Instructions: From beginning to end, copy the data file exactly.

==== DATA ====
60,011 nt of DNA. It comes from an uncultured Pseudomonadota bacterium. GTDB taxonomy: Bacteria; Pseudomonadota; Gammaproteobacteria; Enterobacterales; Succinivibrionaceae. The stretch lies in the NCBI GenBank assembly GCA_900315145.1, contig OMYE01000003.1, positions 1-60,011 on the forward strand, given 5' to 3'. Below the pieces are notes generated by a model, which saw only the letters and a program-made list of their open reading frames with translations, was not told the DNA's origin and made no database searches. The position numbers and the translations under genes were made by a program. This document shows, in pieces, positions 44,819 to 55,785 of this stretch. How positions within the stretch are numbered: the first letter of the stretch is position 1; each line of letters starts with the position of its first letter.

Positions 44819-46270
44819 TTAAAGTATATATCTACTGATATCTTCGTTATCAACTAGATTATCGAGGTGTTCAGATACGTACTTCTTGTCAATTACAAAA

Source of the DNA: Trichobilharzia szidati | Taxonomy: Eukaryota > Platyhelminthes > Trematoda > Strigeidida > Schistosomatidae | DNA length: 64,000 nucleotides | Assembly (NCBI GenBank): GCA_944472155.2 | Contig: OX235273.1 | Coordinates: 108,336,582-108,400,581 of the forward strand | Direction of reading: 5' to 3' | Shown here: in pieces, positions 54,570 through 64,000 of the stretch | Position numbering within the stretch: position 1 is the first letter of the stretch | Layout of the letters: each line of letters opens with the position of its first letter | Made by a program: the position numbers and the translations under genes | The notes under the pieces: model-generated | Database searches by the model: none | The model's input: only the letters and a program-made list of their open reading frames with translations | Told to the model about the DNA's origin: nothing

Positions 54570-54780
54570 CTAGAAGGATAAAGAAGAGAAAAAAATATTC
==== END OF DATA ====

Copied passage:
60,011 nt of DNA. It comes from an uncultured Pseudomonadota bacterium. GTDB taxonomy: Bacteria; Pseudomonadota; Gammaproteobacteria; Enterobacterales; Succinivibrionaceae. The stretch lies in the NCBI GenBank assembly GCA_900315145.1, contig OMYE01000003.1, positions 1-60,011 on the forward strand, given 5' to 3'. Below the pieces are notes generated by a model, which saw only the letters and a program-made list of their open reading frames with translations, was not told the DNA's origin and made no database searches. The position numbers and the translations under genes were made by a program. This document shows, in pieces, positions 44,819 to 55,785 of this stretch. How positions within the stretch are numbered: the first letter of the stretch is position 1; each line of letters starts with the position of its first letter.

Positions 44819-46270
44819 TTAAAGTATATATCTACTGATATCTTCGTTATCAACTAGATTATCGAGGTGTTCAGATACGTACTTCTTGTCAATTACAAAA

Source of the DNA: Trichobilharzia szidati | Taxonomy: Eukaryota > Platyhelminthes > Trematoda > Strigeidida > Schistosomatidae | DNA length: 64,000 nucleotides | Assembly (NCBI GenBank): GCA_944472155.2 | Contig: OX235273.1 | Coordinates: 108,336,582-108,400,581 of the forward strand | Direction of reading: 5' to 3' | Shown here: in pieces, positions 54,570 through 64,000 of the stretch | Position numbering within the stretch: position 1 is the first letter of the stretch | Layout of the letters: each line of letters opens with the position of its first letter | Made by a program: the position numbers and the translations under genes | The notes under the pieces: model-generated | Database searches by the model: none | The model's input: only the letters and a program-made list of their open reading frames with translations | Told to the model about the DNA's origin: nothing

Positions 54570-54780
54570 CTAGAAGGATAAAGAAGAGAAAAAAATATTC